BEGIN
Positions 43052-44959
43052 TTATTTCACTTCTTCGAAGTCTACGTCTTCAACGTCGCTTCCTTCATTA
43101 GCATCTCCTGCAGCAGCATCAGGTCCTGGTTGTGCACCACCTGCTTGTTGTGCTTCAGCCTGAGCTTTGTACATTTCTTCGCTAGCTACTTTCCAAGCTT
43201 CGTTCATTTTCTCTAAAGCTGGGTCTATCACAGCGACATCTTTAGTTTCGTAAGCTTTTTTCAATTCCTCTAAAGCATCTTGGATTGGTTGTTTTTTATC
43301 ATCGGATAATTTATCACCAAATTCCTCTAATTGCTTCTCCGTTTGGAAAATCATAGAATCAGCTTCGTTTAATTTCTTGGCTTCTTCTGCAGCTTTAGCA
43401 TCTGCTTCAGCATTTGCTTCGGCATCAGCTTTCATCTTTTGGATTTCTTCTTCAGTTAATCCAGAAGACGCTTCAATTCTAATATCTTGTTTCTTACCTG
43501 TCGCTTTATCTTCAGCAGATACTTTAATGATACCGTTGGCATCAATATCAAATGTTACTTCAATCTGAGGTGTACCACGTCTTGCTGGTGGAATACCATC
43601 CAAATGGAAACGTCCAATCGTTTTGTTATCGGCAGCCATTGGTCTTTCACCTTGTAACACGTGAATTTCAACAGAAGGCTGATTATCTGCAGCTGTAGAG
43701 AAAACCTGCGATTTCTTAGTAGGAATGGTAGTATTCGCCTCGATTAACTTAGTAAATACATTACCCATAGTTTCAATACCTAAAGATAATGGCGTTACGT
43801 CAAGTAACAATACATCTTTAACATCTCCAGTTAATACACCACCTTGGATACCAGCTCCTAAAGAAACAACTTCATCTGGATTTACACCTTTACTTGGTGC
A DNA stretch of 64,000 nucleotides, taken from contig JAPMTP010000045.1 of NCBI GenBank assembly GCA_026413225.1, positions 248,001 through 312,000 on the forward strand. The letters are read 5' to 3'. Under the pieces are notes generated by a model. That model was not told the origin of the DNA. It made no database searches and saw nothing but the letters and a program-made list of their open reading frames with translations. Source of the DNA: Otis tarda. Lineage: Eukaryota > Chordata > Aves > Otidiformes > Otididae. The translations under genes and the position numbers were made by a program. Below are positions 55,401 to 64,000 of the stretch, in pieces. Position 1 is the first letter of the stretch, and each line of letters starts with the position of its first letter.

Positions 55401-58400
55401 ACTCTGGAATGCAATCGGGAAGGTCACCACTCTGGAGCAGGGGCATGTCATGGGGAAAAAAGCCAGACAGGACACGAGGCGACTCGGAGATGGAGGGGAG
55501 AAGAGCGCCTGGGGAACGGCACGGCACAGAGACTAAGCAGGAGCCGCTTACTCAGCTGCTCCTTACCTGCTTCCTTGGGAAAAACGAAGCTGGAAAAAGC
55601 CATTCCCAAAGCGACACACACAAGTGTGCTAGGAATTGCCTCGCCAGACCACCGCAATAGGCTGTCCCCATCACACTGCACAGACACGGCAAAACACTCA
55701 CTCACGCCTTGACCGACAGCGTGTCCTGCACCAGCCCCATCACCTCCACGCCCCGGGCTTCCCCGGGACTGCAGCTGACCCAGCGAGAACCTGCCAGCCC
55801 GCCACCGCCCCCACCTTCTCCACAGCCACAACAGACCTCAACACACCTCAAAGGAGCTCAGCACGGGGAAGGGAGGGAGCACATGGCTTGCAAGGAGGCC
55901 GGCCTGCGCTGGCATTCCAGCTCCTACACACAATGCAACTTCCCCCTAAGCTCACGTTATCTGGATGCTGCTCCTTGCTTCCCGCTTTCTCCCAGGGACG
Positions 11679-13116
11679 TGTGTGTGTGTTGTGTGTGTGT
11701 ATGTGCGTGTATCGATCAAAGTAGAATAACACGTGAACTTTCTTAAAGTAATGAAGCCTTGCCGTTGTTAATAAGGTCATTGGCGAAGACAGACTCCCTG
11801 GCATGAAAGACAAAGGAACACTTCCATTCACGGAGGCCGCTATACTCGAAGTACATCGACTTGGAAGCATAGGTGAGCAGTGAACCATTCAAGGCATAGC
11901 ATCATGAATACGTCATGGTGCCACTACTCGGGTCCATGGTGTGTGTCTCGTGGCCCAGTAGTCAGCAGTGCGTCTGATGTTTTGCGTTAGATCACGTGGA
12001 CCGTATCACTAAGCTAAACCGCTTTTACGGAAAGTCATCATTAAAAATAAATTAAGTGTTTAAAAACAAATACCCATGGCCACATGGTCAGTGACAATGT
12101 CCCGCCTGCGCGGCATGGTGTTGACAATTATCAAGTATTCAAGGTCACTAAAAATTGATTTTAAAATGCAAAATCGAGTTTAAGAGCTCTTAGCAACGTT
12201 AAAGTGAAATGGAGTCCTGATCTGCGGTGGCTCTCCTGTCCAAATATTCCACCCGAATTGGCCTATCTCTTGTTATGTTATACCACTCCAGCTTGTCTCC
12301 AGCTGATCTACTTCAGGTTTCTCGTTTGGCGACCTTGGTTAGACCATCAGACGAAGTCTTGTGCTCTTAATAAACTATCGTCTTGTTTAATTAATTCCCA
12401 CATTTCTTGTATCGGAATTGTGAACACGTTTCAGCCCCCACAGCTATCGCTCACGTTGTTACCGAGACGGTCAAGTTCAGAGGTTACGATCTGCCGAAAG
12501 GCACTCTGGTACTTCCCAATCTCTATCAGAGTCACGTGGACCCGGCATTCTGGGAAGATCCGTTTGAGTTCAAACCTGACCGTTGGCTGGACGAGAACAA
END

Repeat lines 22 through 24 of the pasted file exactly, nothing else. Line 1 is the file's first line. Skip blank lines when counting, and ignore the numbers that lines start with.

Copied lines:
11801 GCATGAAAGACAAAGGAACACTTCCATTCACGGAGGCCGCTATACTCGAAGTACATCGACTTGGAAGCATAGGTGAGCAGTGAACCATTCAAGGCATAGC
11901 ATCATGAATACGTCATGGTGCCACTACTCGGGTCCATGGTGTGTGTCTCGTGGCCCAGTAGTCAGCAGTGCGTCTGATGTTTTGCGTTAGATCACGTGGA
12001 CCGTATCACTAAGCTAAACCGCTTTTACGGAAAGTCATCATTAAAAATAAATTAAGTGTTTAAAAACAAATACCCATGGCCACATGGTCAGTGACAATGT